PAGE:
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Ex-Alabama governor says state "needed to be relieved" from sex scandal

MONTGOMERY, Ala. -- Former Alabama Gov. Robert Bentley said Friday he was happy with his decision to resign and that it relieved him and the state after the drumbeat of a yearlong scandal focused on his relationship with a former aide.

“I really do feel like a heavy load has been lifted,” Bentley said with a smile as he moved his stuff out of the governor’s mansion.

The doctor and former Baptist deacon found himself in the center of a sex scandal after recordings surfaced last year of him making suggestive remarks to the aide before his divorce. The cloud around him continued to swirl after lawmakers opened impeachment hearings to determine whether he coerced staff to help hide the relationship. 

Alabama governor resigns ahead of impeachment hearings 02:34

He said he came to the conclusion that resigning Monday would be the best thing for the state and his staff. 

“Honestly, I just felt like that the state needed, and the people, just needed to be relieved. You know what, I’m the leader and I had to make that decision,” he said. “I came here because I love the people of Alabama and I’m leaving because I still love the people of Alabama. ... It was not going to let up. I want things to be calmer.”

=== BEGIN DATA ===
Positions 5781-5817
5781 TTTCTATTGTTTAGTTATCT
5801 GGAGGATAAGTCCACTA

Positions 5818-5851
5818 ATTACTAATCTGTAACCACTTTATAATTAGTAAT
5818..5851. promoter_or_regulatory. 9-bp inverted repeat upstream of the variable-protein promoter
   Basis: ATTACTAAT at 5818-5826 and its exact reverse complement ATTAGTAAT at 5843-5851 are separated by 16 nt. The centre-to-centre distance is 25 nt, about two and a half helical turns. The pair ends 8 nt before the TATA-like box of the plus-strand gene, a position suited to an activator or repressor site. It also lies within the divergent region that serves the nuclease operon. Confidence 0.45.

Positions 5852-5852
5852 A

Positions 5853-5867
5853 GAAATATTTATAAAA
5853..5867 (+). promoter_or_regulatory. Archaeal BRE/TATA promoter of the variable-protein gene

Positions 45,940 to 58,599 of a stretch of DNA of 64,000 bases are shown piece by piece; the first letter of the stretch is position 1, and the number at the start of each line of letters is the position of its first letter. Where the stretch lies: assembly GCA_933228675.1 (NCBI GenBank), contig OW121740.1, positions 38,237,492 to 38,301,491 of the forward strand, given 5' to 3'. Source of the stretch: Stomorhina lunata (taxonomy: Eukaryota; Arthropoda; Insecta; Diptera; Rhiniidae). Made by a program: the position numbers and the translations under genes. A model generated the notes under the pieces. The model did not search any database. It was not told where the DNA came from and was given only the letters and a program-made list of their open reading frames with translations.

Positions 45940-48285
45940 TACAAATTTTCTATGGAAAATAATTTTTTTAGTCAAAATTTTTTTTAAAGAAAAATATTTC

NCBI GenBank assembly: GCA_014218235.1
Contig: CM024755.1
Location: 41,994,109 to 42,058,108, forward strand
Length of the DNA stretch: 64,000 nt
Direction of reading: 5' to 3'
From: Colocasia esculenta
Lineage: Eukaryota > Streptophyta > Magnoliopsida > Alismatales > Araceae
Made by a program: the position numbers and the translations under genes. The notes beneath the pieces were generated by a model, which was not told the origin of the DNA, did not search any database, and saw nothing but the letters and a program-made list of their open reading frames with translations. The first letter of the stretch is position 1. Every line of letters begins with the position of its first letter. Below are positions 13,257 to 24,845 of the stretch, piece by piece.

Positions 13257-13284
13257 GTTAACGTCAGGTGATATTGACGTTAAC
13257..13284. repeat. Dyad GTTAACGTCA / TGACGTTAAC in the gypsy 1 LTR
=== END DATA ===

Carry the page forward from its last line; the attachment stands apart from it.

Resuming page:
Bentley made a deal with prosecutors to plead guilty to misdemeanor campaign finance violations to end the threat of a criminal investigation. The Alabama Ethics Commission last week ruled that Bentley might have broken state ethics and campaign laws. The findings set off a rapid series of events, culminating toward his possible impeachment. 

Bentley, speaking briefly to The Associated Press and the Montgomery Advertiser at the governor’s mansion, declined to say if he thought had been treated fairly or unfairly. 

Bentley, a dermatologist, said he plans to teach and return to practicing medicine, focusing on rural areas where there is a shortage of specialists. 

The ex-governor described his final meeting with staff, where he announced his decision to step down. 

“I told them, ‘We’ll cry in here in the meeting, but when we get out there, we are going to hold our heads high,” he said.

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